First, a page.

Hagel: Budget Uncertainty Is the Biggest Challenge Facing the Military
In his last address to the troops, Hagel returned to Fort Bliss, Texas, where his military career began in 1967. By Marcus Weisgerber
FORT BLISS, Texas – Chuck Hagel’s tenure as defense secretary is drawing to a close where it all began 48 years ago when he showed up at the base gate here for Army basic training in one early morning in April 1967.
The former Army sergeant and Vietnam veteran was right at home offering up career and life advice to an auditorium packed of senior enlisted military leaders, a group of individuals that Hagel has always been comfortable in front of throughout his nearly two-year tenure as defense secretary.
Here he told them that the uncertainty surrounding the Pentagon’s budget is the biggest challenge facing the military as it looks to the future.
“I think the biggest challenge is the uncertainty of the budgets,” Hagel said.
Since sophisticated military weapons and equipment often take years to build, they require consistency in funding across budgets year after year. But with budget caps in place since 2013 that have been tinkered with on a near annual basis, that has been difficult.
Threats to nation security are on the rise, Hagel said, pointing to extra duties the military has taken on in the past year to respond to Islamic State militants in Iraq and Syria, Russia’s invasion of Ukraine and the Ebola outbreak in West Africa.
“Our demands aren’t getting any less and I don’t think the demands on the Department of Defense will be less over the next few years, I think they’ll be more,” Hagel said.
While Hagel said he doesn’t see the U.S. military getting involved in a lengthy ground wars in the coming years, it will still have a lot to do. And if the defense budget remains capped, the military will not be able to meet its strategic needs, he said.
“Our planners can’t commit because of the uncertainty of the budgets,” Hagel said.
Despite budget pressures, including sequestration implemented just days after he became secretary in early 2013 and a government shut down later that year, Hagel said he has worked internally to protect funding for new weapons, research projects and cyber security.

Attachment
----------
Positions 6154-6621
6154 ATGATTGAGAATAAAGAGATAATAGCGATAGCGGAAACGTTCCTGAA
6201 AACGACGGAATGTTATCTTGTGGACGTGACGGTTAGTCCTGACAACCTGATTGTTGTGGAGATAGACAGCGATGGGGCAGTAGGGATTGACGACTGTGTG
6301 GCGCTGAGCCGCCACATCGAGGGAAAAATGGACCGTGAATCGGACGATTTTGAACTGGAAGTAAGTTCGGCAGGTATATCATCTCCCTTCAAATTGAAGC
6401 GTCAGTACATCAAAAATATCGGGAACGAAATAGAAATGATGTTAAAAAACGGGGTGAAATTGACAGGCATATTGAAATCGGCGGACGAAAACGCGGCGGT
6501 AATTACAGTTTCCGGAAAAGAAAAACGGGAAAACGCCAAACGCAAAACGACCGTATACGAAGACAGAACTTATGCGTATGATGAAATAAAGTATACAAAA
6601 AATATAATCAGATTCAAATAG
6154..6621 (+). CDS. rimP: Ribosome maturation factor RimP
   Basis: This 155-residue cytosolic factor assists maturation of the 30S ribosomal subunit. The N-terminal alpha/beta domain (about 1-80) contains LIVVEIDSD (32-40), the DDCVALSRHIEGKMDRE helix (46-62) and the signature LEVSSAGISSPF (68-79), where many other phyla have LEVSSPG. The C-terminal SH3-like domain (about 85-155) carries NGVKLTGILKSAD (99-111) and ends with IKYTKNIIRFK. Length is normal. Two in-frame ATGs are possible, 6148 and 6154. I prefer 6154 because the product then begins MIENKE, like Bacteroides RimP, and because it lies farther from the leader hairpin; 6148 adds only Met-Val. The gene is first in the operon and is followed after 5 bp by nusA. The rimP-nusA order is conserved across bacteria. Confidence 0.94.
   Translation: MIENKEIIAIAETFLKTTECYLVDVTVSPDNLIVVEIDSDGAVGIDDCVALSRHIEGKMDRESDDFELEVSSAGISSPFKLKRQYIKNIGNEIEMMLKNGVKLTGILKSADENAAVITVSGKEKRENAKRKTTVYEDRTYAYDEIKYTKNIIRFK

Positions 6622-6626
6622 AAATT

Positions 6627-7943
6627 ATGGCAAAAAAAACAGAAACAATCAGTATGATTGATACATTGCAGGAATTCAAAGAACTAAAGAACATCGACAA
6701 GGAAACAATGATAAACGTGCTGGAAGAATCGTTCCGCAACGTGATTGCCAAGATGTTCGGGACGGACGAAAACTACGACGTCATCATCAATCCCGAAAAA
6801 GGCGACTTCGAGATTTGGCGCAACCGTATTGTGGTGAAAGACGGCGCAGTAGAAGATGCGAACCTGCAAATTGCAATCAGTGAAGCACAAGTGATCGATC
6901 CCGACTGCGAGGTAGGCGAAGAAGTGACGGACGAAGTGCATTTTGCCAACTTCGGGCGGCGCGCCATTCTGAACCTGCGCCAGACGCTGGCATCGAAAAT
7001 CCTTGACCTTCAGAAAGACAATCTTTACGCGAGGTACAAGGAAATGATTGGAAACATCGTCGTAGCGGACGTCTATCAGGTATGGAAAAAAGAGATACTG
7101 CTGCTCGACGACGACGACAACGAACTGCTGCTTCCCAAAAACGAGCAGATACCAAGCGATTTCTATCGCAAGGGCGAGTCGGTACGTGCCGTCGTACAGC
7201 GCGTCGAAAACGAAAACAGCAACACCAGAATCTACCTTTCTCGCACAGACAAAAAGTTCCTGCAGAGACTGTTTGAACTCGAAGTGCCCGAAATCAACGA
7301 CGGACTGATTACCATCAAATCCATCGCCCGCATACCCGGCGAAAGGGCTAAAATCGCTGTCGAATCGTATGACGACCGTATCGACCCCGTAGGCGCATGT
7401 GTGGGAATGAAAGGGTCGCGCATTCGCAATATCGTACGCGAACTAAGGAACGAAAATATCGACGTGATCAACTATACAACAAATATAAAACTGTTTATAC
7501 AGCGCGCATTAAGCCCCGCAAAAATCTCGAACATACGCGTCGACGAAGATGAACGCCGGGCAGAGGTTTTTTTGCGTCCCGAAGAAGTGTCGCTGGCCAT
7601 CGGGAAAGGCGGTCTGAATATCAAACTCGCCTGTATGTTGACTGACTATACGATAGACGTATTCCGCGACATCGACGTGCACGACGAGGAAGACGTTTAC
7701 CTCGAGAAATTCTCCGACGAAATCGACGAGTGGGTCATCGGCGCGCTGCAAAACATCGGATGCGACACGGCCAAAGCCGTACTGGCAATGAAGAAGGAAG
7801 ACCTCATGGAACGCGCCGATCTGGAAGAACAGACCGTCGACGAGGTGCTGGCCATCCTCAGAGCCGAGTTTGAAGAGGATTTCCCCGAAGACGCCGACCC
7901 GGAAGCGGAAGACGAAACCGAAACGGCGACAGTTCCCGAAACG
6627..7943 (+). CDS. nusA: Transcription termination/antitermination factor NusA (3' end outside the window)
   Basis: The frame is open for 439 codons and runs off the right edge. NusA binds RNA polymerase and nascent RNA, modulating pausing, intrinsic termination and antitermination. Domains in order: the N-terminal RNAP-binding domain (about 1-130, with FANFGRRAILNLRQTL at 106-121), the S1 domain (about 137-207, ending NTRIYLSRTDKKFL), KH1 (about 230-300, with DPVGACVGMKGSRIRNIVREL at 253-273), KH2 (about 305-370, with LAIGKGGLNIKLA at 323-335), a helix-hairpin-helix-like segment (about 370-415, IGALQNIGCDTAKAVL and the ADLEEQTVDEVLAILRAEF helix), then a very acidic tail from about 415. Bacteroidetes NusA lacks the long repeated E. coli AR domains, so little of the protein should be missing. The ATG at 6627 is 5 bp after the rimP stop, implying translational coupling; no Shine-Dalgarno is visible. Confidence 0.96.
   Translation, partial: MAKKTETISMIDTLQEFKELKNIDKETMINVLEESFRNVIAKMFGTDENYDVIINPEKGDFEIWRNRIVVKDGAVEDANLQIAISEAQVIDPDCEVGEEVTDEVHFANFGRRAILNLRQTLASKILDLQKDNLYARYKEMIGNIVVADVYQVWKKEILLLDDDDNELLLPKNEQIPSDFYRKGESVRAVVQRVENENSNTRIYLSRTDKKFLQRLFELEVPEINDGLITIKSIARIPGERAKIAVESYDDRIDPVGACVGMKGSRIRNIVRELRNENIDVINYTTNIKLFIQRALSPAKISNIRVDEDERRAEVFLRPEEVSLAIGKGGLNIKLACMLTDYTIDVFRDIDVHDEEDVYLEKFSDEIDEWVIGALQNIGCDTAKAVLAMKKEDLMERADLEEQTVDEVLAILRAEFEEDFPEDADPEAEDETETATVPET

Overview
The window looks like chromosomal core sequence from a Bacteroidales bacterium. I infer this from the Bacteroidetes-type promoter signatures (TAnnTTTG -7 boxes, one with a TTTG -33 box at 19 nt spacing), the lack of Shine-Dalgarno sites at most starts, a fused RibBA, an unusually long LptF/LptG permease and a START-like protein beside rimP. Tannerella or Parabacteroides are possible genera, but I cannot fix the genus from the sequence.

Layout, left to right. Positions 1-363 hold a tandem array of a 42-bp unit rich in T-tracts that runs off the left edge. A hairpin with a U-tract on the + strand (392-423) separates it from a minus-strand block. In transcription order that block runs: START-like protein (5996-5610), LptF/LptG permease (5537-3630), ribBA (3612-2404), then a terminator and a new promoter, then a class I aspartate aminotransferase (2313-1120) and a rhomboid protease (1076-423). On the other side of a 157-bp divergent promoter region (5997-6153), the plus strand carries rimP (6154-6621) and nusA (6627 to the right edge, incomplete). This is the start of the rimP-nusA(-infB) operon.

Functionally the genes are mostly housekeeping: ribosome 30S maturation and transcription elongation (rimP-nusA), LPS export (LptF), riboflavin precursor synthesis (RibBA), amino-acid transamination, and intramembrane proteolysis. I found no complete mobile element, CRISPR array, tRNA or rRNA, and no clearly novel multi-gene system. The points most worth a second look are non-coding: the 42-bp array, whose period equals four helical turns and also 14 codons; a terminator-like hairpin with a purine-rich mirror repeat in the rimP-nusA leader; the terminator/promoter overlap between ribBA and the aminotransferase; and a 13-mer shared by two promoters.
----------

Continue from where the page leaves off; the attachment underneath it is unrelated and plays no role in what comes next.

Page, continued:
There are a number of expensive military projects on the horizon, including a new Air Force bomber and higher production rates for the F-35 Joint Strike Fighter.
After speaking a Fort Bliss, Hagel flew north in a Black Hawk helicopter to the White Sands Missile Range in New Mexico, a sprawling weapons test complex where praised another high-end defensive system, the Terminal High Altitude Area Defense missile interceptor system.
“It’s one of the best defenses we have,” he said. The system is deployed to Guam to defense the Pacific island from North Korean missile launches.
Over a day that was billed as his last major address to U.S. troops, Hagel appeared more comfortable and at ease during his remarks to an auditorium packed with sergeants major. Hagel, the only enlisted soldier to lead the Pentagon, is expected to step down from his post in the coming weeks if Ashton Carter is confirmed as his replacement.
After nearly two years on the job, Hagel chose to conclude his tenure not on an overseas trip like some of his predecessors, but a three-day tour of U.S. military bases meeting with troops, that included stops on the Navy amphibious assault ship America underway off the California coast, Whiteman Air Force Base in Missouri and Marine Corps Air Station Miramar near San Diego.
Hagel spent much of his time as defense secretary his “greatest privilege.”
“It’s a job … that I think is spectacular,” he said. “I love the job.”